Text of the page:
On January 9th and 10th, 2002, the airplane was further examined. During the examination it was found that the inboard wings and cabin area down to the floorboards were consumed by the post-crash fire. The landing gear was observed in the up position. Flight control cable continuity was established from the cockpit to both the elevator and rudder systems. The elevator trim tab control cables were observed separated in a tension type separation near the pulleys at aft fuselage. The cables changed from a forward/aft orientation to an inboard/outboard orientation at these pulleys. The aileron cables were cut during the recovery and continuity could not be established.

The forward horizontal stabilizer attachment fittings were separated from the forward spar. The horizontal stabilizer root fairings and the lower skin of the aft fuselage restricted it's up and down movement. All of the rivets attaching the stabilizer attachment fitting to the aft fuselage bulkhead were observed separated. The flaps were observed in the retracted position. No pre-existing structural failures were identified during the examination.

Examination of the engine found the oil sump, oil cooler, and exhaust system crushed. The intake pipes and rocker covers on #1, 3, and 5 cylinders were broken. The spark plugs were removed for examination, and all plugs exhibited normal combustion deposits. All piston crowns were examined with a fiber optic light, and all exhibited normal combustion deposits. The fuel pump was removed and the pump was free to rotate, and the drive shaft was intact. The entire fuel system was destroyed during the post-crash fire. It was not possible to rotate the engine due to broken valve components. The crankcase was intact, with no breakage noted. There was no abnormal oil leakage or fire damage noted on the engine. No pre-existing mechanical failures were identified during the examination.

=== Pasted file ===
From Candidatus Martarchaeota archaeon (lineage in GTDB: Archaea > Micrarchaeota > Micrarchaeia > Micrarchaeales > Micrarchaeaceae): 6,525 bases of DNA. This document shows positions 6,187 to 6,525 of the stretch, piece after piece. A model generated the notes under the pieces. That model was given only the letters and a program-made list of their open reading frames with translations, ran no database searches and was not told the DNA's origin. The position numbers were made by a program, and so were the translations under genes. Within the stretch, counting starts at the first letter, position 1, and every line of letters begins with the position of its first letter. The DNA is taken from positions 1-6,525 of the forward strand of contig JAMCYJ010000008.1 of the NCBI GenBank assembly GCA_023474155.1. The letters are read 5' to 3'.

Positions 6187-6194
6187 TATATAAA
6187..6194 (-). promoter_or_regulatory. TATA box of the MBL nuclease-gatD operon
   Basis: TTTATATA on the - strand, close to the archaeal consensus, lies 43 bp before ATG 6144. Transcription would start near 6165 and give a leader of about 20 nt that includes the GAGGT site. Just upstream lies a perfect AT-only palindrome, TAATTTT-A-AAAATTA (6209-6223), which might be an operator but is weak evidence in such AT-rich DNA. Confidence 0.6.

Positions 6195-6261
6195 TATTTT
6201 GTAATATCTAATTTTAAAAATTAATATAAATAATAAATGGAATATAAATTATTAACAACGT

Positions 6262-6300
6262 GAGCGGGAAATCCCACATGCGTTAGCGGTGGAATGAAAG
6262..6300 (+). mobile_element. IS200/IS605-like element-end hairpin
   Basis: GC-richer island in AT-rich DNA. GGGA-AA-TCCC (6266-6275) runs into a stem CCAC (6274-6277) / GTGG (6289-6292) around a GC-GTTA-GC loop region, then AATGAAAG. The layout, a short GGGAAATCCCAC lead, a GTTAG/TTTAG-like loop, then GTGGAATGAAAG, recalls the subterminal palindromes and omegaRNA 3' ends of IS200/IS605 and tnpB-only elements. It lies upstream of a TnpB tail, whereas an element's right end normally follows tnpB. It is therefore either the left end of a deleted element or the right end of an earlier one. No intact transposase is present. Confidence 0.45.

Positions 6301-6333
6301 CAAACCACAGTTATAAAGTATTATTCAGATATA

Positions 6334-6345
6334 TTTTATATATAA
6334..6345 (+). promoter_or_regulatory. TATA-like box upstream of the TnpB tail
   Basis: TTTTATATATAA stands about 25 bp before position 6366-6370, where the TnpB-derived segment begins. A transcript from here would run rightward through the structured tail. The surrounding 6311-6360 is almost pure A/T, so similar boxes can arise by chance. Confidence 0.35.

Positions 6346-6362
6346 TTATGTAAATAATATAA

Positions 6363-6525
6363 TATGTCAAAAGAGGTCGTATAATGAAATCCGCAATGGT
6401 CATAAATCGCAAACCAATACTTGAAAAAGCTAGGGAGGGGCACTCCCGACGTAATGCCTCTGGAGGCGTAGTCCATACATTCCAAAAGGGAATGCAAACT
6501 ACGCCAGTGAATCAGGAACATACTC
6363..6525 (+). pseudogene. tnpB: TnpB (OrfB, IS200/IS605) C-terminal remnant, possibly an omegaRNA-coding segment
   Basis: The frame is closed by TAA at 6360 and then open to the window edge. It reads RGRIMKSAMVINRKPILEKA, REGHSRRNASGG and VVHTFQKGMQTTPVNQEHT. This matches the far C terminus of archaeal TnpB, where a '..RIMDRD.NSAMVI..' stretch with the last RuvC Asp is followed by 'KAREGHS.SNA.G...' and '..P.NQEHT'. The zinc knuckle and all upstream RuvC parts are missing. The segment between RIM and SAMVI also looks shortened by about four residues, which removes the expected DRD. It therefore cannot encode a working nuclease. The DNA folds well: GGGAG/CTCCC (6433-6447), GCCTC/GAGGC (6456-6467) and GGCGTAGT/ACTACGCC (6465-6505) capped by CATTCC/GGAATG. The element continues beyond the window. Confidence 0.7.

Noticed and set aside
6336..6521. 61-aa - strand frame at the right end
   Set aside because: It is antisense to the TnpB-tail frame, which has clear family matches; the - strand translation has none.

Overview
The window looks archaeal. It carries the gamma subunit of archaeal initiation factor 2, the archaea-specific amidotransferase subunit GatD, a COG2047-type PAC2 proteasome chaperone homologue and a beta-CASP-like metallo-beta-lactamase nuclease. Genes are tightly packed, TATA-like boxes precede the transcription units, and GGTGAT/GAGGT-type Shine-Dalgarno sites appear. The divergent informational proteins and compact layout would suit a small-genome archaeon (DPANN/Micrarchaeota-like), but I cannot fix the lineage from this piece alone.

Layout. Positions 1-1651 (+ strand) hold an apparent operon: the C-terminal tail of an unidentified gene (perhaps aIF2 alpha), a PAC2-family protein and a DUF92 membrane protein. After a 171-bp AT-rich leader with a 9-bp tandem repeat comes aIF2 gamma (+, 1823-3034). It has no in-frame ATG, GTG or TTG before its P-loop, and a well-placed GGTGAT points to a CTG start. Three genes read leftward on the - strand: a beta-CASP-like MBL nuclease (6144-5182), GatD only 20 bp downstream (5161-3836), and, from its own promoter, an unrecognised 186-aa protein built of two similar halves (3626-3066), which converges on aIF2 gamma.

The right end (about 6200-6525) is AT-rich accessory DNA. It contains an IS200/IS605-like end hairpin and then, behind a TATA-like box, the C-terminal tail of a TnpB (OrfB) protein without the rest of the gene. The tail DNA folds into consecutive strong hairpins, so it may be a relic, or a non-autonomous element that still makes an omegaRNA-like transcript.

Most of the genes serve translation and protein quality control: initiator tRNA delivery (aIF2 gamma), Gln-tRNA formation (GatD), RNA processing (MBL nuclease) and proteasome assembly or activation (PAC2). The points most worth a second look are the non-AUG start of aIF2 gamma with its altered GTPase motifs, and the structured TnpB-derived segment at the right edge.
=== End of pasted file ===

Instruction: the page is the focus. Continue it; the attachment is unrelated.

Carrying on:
A post mortem examination of the pilot was conducted by the Gwinnett County Medical Examiner in Lawrenceville, Georgia. The cause of death was listed as blunt-force trauma. In a subsequent statement, the Medical Examiner listed as other significant conditions Atherosclerotic Coronary Artery Disease. The medical examiner stated that "The discovery of severe coronary arteriosclerosis suggests the decedent may have experienced cardiac dysrhythmias prior to impact, although an autopsy cannot confirm such an event. Because lethality of a potential cardiac dysrhythmia cannot be assumed under the current circumstances, the manner of death is best ruled accident".

A Toxicology examination of the pilot was conducted by the FAA Toxicology Research Laboratory. The examination revealed no Carbon Monoxide, Cyanide, or Ethanol were detected in the blood. Additionally, there were no drugs detected in the urine.

Vitreous and Urine were tested for the presence of glucose with reagent strips and by enzymatic spectrophotometer analysis. Postmortem vitreous glucose levels above 125 mg/dL are considered abnormal and postmortem urine levels above 100 mg/dL are considered abnormal. Glucose levels considered abnormal are reported as positive. Hemoglobin A1C was analyzed using a latex immunoagglutination inhibition methodology. Hemoglobin A1C blood levels above 6 percent are considered abnormal and are reported as positive. The following are the reported levels for the above tests: 230 (mg/dL) Glucose detected in Vitreous, 1870 (mg/dL) Glucose detected in Urine, and 8.6 percent Hemoglobin A1C detected in the blood.


The wreckage was released to the owners representative Atlanta Air Salvage, in Griffin, Georgia.